Now What?

Now What?

Anxious Seniors Ponder Their Next Move

By Abigail Wheeler '04


 
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Jason Beal
On Jason Beal's white board are reminders: Get recommendations from professors and Meeting with Career Services,Friday. "I'm a list individual," he said. "I've got ten different lists, which is clearly inefficient. I've got lists on my board, lists in a notebook, lists in a Trapper Keeper."

Inefficient as he claims his system is, it seems to be working. Beal, a government and philosophy double major from Thomaston, Maine, is juggling applications to five master's programs and one Ph.D. program. He hopes to work in humanitarian aid or on justice issues. Aside from his grad school aspirations, he's president of the Philosophy Club and Amnesty International and plays pick-up soccer.

Applying to competitive grad schools with fingers and toes crossed is nerve-rattling enough, but Beal's options and choices affect his long-time girlfriend, Jenny Kalman '04. With their differing interests in science and humanities, reconciling life after Colby is a concern for both of them.

In comparing the pros and cons of a Ph.D. versus a master's program, Beal said, "A Ph.D. is very time consuming and a little too strictly academic for what I want to do. It might be better if I actually get involved in organizations and try to do some work alongside them."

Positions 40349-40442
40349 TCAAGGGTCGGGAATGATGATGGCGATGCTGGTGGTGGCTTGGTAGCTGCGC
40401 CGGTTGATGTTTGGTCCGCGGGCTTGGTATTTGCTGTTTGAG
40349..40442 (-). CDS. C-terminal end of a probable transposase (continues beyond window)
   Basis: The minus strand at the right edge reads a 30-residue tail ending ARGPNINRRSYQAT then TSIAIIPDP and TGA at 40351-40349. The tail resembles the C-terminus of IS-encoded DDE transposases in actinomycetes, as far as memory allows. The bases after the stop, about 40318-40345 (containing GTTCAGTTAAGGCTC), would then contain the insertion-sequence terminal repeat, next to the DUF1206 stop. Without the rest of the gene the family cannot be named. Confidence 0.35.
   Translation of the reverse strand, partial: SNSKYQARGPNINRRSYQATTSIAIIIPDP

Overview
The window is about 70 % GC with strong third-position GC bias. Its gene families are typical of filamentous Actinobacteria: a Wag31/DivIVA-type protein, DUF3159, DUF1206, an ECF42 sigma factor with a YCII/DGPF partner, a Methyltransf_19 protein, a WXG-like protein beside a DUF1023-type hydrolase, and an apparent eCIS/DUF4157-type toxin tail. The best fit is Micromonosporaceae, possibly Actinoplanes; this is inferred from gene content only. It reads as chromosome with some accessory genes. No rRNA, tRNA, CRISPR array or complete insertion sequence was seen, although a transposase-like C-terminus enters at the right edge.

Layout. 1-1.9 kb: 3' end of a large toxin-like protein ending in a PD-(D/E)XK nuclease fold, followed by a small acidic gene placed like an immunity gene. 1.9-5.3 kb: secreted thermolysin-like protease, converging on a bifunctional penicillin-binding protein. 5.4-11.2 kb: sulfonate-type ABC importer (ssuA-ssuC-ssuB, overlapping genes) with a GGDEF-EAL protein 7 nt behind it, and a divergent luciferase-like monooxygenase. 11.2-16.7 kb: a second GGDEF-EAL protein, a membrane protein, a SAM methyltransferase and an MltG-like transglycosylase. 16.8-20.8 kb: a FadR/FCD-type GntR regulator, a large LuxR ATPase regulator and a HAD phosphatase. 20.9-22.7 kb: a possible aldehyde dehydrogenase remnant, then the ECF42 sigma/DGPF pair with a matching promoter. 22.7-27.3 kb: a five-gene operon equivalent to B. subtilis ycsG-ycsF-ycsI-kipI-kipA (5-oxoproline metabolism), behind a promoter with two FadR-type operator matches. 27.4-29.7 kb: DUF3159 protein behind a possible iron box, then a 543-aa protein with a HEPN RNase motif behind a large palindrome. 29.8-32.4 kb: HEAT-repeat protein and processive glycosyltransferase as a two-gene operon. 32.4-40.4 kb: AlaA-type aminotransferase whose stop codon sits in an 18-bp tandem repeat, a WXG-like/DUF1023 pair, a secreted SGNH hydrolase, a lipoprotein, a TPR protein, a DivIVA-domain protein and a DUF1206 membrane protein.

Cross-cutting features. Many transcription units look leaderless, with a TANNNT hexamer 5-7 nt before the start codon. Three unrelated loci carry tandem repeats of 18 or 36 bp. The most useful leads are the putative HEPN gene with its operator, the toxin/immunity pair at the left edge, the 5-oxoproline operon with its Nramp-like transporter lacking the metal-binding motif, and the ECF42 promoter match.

It also makes a difference in working towards compromise with Kalman. "She needs to be flexible in understanding that when I go to a place [for a master's program], I won't be spending six years [earning the degree]. So the place we choose has to be large enough so that when I finish my program, I can go out and find work in my field."

With deadlines approaching in December, January and February, Beal's white board is getting full. "Career Services knows me very well," he said. "I have weekly meetings and I go in there and complain about things that are bothering me. Not things they're doing wrong, just misconceptions I have and feeling like I don't know what I'm doing." Counselors there helped him sort through the stacks of materials: letters of recommendation from professors, a carefully tailored personal statement, biographical information, transcripts and test scores.

Beal has an internship lined up for Jan Plan at the Maine State Commission on Ethics and Campaign Finance Reform. "I'll be putting together documents for candidates to understand campaign finance laws, what they can and cannot do in accepting gifts to their campaigns. It should be fun stuff."